ani at EE.WASHINGTON.EDU
Fri Aug 16 11:01:56 CDT 2002
>Once the nirguna brahman, the Ultimate, is reached,
>why would a jnani, who has cast off all attachments to
>this world and in fact sees it as unreal, want to use
>his powers? The jnani definitely would have attained
>all powers to be attained (except creation of the
>Why would he want to use? Because I want him to use.
>Because I want to know what he is. Because I want to
>know what his jnana is. From Sri Aniruddhan's answer,
>the following question arises:
If you want to know what his jnana is, the correct way to go about finding
this out is not to observe his siddhis.
>If Ishvara is a different "view" of the nirguNa
>braHman, and if the Universe is Ishvara's maayaa (of
>which Kiran filled with avidyA is part), what is it
>that prevents the braHmavid, who is nothing but the
>nirguNa braHman, from asking Ishvara to change some
>trivial rules of Physics for the sake of Kiran?
because this world and maya are unreal, and He doesn't care about things He
knows are unreal, and because He knows the Real. And also because He bows
down before maya as Ishvara's power in this world.
>Can the braHmavid beat the laws of Physics? Can he
>control Maayaa? Can he run 100m in 2s? Yes or no?
Maybe he can, maybe he can't. He will not bother to even try. Hence we
ordinary people will never know. Can I balance a pole on the tip of my nose?
Maybe I can or maybe I can't. And I really don't care enough to try because
it doesn't matter. We'll never know now will we? :-)
>I believe that
>Krishna, if he wills, can change this entire maayaa.
>If he wills, tomorrow water will turn into ice on
>heating. If he cannot, what is the point in calling
>him as Bhagavan? I wouldn't call him who has to bow
>down to the laws of Physics (maayaa) as Bhagavan. It
>is He who controls the laws of Physics who is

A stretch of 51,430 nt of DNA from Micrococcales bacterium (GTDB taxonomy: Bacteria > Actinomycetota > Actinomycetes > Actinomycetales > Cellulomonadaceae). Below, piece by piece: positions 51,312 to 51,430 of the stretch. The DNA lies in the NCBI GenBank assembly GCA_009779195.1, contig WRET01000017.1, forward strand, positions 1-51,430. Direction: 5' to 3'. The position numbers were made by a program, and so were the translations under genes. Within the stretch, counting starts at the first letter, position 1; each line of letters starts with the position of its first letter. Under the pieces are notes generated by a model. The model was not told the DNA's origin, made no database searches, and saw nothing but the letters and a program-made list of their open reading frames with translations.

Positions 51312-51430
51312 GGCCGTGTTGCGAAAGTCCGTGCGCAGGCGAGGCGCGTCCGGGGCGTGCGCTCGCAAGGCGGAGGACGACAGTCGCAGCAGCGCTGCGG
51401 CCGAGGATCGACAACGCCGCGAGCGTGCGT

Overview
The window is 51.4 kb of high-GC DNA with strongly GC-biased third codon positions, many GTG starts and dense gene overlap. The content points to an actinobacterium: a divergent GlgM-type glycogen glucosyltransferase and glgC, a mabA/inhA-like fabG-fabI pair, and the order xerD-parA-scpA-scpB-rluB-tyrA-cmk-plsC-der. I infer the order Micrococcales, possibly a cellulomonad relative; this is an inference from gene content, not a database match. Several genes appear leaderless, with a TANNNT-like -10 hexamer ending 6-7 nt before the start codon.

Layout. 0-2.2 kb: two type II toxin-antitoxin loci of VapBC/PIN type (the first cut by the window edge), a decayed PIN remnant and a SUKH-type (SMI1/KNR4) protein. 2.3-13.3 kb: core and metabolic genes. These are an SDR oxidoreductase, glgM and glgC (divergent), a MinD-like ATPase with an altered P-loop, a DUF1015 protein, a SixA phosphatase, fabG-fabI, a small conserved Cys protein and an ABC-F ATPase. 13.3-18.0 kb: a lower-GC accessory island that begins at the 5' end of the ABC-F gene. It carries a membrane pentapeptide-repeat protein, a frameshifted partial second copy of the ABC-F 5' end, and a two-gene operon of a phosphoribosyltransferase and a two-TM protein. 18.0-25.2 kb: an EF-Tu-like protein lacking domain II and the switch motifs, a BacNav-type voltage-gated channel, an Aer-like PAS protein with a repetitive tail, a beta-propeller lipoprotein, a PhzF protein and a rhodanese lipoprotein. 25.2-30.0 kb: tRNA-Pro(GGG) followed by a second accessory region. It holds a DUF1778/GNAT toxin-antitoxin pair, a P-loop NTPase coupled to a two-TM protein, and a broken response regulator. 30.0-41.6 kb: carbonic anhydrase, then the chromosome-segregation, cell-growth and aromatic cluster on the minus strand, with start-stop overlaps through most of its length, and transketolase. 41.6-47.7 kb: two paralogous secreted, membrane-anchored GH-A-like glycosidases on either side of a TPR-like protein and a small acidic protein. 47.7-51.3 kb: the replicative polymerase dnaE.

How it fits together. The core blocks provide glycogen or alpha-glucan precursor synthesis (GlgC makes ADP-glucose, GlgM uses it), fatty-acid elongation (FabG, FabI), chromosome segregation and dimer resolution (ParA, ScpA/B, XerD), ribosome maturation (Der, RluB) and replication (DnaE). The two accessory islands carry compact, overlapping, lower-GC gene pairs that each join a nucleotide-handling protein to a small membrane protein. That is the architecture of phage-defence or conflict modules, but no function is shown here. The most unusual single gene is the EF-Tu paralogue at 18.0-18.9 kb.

>And I believe that advaita says that it is Him that
>the braHmavid "becomes".
No. The entity whom you call Bhagavan above is Ishvara, the controller of
maya. The brahmavid "becomes" nirguna brahman.
> If a long-distance runner's
>avidyA is completely removed, he "becomes" Bhagavan
>Krishna. This is my belief. Is it wrong? Please let me
As far as I know, yes it seems to be wrong. Nobody can become Ishvara.
>According to me, a braHmavid has no incapabilities. If
>he has not the capability of controlling maayaa,
>Advaita becomes mostly a way of removing oneself from
>this maayaa whereas people sitting next to one are not
>helped in any way.
If at all we can prove that there are entities other than ourselves. From
the paramarthika point of view, there is no one striving for liberation. And
for the jnAni, there are no "other people" to help. He will however teach
"others" the Path out of compassion for them.
>We all have incapabilities in this maayaa which we
>live in. One thing is to get out of this maayaa,
>attain the "param" (braHmavidaapnOti param) and become
>one with the nirguNa braHman and never return to "do"
>any "karma" in this world.
No, for the real jnani, there is no "going away from this maya" and no
> But of what use is the
>braHmavidyA and of what use is the braHmavid to this
>maayaalOka if Bhagavan Krishna does not keep his word
>of "sambhavAmi yugE yugE"?
Bhagavan Krishna is an avatar of Ishvara, and has come down for a particular
purpose. A jnani, on the other hand is a jiva who has attained moksha.
>If I who now have innumerable incapabilities in this
>maayaa "become" the braHmavid, I want to come back to
>this maayaalOka on my own accord as The One without
>any incapabilities. That is, as Bhagavan Krishna. And
>if I cannot, braHmavidyA is not as useful as I thought
>it would be.
Like I said earlier, there is no "going" or "coming back" for a jnani. It is
not as if, after attaining moksha, he has reached a different place. He just
Sruti smRti purANAnAm Alayam karuNAlayam
namAmi bhagavatpAda Sam.karam lokaSam.karam
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